Morly Grey

The Only Truth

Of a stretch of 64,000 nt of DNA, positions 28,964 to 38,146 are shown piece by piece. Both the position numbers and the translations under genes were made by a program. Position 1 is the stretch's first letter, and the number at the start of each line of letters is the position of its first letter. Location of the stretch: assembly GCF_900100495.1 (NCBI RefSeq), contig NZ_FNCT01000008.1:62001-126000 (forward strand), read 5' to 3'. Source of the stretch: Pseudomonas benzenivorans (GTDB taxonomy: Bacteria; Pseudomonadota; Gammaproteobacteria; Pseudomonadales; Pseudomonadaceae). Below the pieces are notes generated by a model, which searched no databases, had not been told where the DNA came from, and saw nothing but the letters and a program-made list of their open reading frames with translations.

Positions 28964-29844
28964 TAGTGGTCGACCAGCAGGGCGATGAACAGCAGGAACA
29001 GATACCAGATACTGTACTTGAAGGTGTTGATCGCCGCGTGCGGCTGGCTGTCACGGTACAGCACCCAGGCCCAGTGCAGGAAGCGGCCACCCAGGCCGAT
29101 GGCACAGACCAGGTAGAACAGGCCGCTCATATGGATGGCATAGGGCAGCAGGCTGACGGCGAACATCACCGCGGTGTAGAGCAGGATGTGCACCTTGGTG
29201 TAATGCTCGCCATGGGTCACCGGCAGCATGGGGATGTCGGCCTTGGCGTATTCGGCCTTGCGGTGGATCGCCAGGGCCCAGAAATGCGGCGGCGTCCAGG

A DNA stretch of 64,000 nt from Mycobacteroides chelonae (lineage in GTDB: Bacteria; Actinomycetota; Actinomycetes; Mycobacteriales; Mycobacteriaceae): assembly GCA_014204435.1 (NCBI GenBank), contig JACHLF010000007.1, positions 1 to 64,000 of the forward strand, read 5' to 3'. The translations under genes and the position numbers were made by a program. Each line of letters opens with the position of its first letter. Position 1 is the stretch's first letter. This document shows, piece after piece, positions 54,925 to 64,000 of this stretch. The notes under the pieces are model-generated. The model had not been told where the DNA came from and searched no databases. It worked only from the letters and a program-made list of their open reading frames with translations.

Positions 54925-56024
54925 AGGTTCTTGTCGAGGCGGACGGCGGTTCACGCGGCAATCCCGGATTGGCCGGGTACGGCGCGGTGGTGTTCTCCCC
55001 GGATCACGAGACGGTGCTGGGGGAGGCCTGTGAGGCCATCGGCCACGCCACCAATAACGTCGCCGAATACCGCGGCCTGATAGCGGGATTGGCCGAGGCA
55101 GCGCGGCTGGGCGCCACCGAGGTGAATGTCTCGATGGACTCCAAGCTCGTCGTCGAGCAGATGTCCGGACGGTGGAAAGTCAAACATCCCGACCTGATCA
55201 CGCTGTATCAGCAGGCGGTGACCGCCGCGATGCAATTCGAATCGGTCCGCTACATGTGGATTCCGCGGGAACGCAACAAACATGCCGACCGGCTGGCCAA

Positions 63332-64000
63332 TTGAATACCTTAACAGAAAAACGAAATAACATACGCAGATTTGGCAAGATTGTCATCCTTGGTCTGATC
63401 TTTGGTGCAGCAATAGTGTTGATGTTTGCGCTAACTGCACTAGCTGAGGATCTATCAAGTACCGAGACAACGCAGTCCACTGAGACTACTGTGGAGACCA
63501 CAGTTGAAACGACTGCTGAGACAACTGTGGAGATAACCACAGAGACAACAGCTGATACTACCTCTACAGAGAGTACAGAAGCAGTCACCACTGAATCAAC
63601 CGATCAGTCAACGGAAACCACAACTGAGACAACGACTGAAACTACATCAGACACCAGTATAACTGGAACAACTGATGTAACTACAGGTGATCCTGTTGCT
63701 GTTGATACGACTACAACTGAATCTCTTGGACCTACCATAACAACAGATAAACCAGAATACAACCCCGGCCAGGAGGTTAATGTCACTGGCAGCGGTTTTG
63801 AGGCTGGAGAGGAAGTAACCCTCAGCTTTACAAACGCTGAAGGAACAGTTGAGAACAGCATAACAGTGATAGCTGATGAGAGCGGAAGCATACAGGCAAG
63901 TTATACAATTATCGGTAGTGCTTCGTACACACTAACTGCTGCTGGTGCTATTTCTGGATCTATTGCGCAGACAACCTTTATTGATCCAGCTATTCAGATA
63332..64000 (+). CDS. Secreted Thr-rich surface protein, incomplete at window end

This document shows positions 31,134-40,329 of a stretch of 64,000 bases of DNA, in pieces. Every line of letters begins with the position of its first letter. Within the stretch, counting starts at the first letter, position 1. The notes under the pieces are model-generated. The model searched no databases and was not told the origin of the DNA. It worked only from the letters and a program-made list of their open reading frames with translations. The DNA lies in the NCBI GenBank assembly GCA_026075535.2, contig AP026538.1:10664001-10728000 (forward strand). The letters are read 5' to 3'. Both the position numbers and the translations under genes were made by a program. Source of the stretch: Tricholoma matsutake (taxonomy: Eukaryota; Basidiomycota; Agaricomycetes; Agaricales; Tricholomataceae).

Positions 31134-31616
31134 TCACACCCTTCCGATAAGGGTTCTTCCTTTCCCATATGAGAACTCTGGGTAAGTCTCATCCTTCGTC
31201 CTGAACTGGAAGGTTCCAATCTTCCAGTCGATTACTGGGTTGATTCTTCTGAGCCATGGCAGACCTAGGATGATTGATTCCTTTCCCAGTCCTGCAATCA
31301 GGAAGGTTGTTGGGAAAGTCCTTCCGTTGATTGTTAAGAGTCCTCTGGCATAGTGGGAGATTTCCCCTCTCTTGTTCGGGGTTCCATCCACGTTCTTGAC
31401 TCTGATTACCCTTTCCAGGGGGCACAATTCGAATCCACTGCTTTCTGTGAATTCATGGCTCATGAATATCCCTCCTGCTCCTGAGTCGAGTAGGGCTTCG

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Based out of Alliance, OH (in the eastern part of the state about 30 miles from Akron, which is a polite way of saying in the middle of nowhere), Morly Grey were a power trio whose sole album, 1972's The Only Truth (the first and only LP from local label Starshine Records), has become a much-bootlegged collector's item among fans of classic psychedelia and prog rock. For years, folks speculated that The Only Truth actually dated from 1969, and the album's sound and approach do seem a bit behind its times; Cream and Blue Cheer are clear influences here (without Cream's heavier blues angles or Blue Cheer's monolithic ferocity), though one can also hear the shadows of latter-day acts such as Grand Funk Railroad and the James Gang in Tim Roller's guitar work, which shifts back and forth between gutsy power chords and graceful lead figures. The ghosts of a number of noted power trios can also be heard in the limber basslines of Mark Roller and drummer Paul Cassidy's firm rhythms and colorful fills (Bob LaNave took over for Cassidy on three cuts, including on the 17-minute title track). The album's artwork suggests that Morly Grey may have been an early Jesus Rock band, but a listen to The Only Truth confirms otherwise, as the band seem far more interested in slightly trippy ponderings about brotherhood, love, and the war in Vietnam than either God or His son. As is the case with so many prog/psych collectors items, the rarity of The Only Truth (and the fact it was created by an unknown band from a small Midwestern town) is what makes genre obsessives salivate as much as the music, and while this is no lost masterwork, it's strong, well-crafted stuff for the era. The production is simple but clear and straightforward, the interplay between the musicians is genuinely impressive, and if Tim Roller's guitar meanders on the extended tracks, his chops were very good and his bandmates were clearly a match for his talents. If Morly Grey had been on a bigger label or based out of a bigger town, they might have gone far, and The Only Truth deserves a wider hearing outside of collectors' circles.

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